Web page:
• He almost accepted a consulting job offer before being encouraged by friends to follow his passion for tech and entrepreneurship.
  • After a delayed response and a series of interviews, Nicholas was able to secure a position in venture capital.

"So they just never got back to me."

This quote conveys the initial disappointment Nicholas faced when attempting to break into the venture capital industry, highlighting the challenges of entering such a competitive field.

Early Career Decision to Enter Venture Capital

  • Nicholas Wittenborn declined a consulting offer to join Team Europe, initially applying for a Bizdev role.
  • He was involved in the early stages of creating a seed fund with Team Europe.
  • Nicholas's entry into venture capital was influenced by the opportunity to work on a seed fund, which he found more appealing than consulting.
  • He joined .9 capital full time after its inception, which was a collaboration between a Team Europe partner and Chris of Jans.

"So I was just like, fuck it, I'm just going to do it. And I said no to the consulting offer. I went into Team Europe... And then eventually the partner that was managing that seed fund actually joined forces with Chris of Jans... and they started .9 capital."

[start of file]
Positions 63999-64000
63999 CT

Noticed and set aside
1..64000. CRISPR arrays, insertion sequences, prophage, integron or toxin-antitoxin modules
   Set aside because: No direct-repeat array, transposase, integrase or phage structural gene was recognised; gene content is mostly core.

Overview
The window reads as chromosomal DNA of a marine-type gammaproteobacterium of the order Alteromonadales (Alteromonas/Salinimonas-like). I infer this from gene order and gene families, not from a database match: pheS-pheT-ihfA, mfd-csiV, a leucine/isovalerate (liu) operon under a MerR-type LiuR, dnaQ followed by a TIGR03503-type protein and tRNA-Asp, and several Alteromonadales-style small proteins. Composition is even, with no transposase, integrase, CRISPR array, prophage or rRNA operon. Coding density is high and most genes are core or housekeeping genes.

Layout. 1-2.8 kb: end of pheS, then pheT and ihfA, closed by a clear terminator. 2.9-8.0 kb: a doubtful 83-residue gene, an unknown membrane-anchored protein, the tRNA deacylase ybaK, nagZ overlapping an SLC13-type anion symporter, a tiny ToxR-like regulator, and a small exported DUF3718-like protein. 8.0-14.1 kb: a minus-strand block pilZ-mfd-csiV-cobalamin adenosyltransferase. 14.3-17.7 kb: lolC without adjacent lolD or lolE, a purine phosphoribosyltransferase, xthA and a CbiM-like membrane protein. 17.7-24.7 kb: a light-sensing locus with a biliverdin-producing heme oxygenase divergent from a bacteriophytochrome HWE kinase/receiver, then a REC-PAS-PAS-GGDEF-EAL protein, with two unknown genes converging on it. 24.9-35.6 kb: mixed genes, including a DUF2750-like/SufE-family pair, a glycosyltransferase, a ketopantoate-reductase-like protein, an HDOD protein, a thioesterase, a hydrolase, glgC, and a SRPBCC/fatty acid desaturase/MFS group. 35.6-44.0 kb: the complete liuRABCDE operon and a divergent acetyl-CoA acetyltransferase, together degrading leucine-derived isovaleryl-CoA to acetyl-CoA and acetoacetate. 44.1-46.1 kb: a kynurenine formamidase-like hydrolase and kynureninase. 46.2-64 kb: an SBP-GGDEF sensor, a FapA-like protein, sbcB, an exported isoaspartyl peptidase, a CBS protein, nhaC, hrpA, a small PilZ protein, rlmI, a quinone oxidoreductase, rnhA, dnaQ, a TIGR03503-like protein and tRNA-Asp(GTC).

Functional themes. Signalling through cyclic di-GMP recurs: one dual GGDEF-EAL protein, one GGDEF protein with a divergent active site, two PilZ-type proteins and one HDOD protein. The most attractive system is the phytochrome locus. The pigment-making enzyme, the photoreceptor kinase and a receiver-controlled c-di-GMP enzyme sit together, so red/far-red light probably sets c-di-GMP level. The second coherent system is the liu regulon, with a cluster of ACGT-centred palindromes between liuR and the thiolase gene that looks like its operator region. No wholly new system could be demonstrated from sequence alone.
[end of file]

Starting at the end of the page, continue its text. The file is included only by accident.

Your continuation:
The quote explains Nicholas's decision to pursue a career in venture capital by joining Team Europe and later .9 capital, highlighting a pivotal career choice that led him away from consulting.

Venture Capital Investment Criteria: Total Addressable Market (TAM)

  • Nicholas believes in the importance of a checklist for evaluating companies but acknowledges the difficulty in standardizing due to the unique nature of each case.
  • He emphasizes the necessity of looking at market size among other factors.
  • The size of the TAM required to excite Nicholas depends on the fund size and investment strategy.
  • .9 capital, being a seed fund, aims for investments that can potentially return the fund's value at least once.
  • Investment targets are either a significant stake in a large market or dominance in a niche market.